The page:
Perhaps you were listening to the news this last week when the NIU shootings happened. I live in northern Illinois, and we have connections to NIU... and as parents of a college student, I can only begin to start to imagine what happens in the mind of a parent during a tragedy of that magnitude. So when someone, meaning well, says "You're in my thoughts," I appreciate the sentiment but it doesn't really do much to meet the need.

If, on the other hand, though, someone says "I'm praying for you," consider the audacity of that statement: They are saying that they have access to the God of the Universe, that they are daring to enter His presence and are speaking to Him (the author of time, space and the keeper of all eternity, the judge of the entire world, the one with whom ALL must ultimately deal) about this very circumstance! WOW! If it really is that (and I understand that it is EXACTLY that), prayer is a HUGE deal and an INCREDIBLE privilege.

In this "Model Prayer" Murray has pointed out - so far - that it isn't just that all powerful deity that invites us into conversation... He is our Father, and we are loved as dearly loved children if we've been adopted into His family. Oh, and just in case the "familial relationship" leads one of His children to an inappropriate familiarity, we are reminded that Our Father is Holy and that His Glory is to be our Primary priority.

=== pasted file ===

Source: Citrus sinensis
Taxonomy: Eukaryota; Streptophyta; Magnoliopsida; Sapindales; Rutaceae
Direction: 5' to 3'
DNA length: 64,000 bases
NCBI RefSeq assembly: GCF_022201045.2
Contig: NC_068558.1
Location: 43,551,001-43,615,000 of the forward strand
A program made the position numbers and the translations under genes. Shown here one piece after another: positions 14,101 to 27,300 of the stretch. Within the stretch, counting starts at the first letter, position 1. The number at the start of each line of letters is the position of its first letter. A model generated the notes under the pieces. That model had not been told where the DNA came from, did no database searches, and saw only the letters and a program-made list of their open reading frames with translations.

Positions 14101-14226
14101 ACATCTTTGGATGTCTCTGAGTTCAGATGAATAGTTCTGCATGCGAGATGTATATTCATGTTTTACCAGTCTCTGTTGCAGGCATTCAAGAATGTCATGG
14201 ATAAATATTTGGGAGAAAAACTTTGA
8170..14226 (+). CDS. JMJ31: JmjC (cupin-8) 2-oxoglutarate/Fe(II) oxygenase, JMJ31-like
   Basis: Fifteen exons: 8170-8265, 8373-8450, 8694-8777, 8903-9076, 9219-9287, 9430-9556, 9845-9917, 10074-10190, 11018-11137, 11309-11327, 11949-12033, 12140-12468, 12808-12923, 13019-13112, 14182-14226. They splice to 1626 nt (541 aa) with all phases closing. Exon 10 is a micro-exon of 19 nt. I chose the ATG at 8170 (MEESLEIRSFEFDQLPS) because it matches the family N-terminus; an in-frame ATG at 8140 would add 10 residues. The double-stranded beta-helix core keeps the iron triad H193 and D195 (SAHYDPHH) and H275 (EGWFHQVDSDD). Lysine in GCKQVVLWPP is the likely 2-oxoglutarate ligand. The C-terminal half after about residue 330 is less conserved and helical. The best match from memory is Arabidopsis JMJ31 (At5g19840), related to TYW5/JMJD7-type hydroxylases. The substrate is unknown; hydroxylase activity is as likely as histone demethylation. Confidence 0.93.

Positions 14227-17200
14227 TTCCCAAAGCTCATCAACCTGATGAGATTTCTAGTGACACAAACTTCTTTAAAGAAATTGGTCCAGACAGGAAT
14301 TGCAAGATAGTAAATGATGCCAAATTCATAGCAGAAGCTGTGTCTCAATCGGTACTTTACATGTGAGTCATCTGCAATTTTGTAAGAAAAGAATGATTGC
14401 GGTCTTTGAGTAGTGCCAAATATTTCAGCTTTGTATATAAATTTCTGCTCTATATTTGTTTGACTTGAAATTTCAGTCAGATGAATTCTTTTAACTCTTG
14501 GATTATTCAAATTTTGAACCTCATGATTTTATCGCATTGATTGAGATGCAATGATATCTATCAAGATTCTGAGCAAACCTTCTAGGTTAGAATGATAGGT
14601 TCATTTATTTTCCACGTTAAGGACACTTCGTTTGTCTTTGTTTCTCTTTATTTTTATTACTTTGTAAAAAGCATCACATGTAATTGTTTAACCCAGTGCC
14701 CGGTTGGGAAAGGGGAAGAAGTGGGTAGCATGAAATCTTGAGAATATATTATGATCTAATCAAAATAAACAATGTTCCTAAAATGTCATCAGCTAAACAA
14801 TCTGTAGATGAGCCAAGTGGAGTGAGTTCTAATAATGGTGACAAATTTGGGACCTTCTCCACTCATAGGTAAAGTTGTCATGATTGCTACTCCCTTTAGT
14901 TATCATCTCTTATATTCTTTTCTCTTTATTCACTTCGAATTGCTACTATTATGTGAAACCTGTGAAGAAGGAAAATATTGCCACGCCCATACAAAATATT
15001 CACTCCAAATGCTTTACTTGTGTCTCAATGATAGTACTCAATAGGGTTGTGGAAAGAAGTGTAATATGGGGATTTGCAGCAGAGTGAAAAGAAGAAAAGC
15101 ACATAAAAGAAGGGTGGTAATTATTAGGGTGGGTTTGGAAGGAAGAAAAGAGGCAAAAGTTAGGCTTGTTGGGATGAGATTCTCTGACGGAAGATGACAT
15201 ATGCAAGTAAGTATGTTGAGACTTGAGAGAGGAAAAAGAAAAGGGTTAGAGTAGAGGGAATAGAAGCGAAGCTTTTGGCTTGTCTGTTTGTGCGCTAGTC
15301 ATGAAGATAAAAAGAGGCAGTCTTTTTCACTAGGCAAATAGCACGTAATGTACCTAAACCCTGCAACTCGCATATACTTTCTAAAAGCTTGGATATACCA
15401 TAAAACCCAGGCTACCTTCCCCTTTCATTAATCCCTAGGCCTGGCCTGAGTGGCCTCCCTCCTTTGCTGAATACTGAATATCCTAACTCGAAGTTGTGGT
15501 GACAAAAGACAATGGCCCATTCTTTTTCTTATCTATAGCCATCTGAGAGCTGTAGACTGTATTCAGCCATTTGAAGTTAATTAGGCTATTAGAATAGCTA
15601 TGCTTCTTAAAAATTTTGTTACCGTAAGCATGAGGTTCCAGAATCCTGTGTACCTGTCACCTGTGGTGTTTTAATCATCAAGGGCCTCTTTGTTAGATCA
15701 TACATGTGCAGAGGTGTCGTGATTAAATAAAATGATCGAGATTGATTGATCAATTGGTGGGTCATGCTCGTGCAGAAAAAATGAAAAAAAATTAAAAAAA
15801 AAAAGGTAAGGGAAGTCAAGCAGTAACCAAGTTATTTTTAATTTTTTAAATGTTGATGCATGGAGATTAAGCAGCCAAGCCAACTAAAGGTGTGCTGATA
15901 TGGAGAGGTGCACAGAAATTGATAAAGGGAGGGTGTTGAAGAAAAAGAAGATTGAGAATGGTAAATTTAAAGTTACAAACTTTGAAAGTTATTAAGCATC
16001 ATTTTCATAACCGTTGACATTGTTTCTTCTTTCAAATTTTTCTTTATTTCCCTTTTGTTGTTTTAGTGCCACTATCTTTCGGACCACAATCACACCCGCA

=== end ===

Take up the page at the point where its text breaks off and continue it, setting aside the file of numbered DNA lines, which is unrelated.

He is Our Father, so we can approach Him. Who could have more access to someone than their child? We are family, so we can draw near.

He is Holy - it is His Name and Character - so we understand Him as He really is. This One we pray to isn't a god of our imagination... we must come to Him as He is. And He is Awesome! But when we pray, do we share our Father's agenda, or are we just all about what we want from Him?

Here's the question for today: Does God's agenda grip you? When was the last time you prayed from God's perspective? That's the subject of today's portion of the lesson. (By the way, this is the shortest of the sections, but if you think about it, perhaps the most challenging. Consider what life would be like when God answers this request - Hey, that's a great place for a comment, so weigh in!)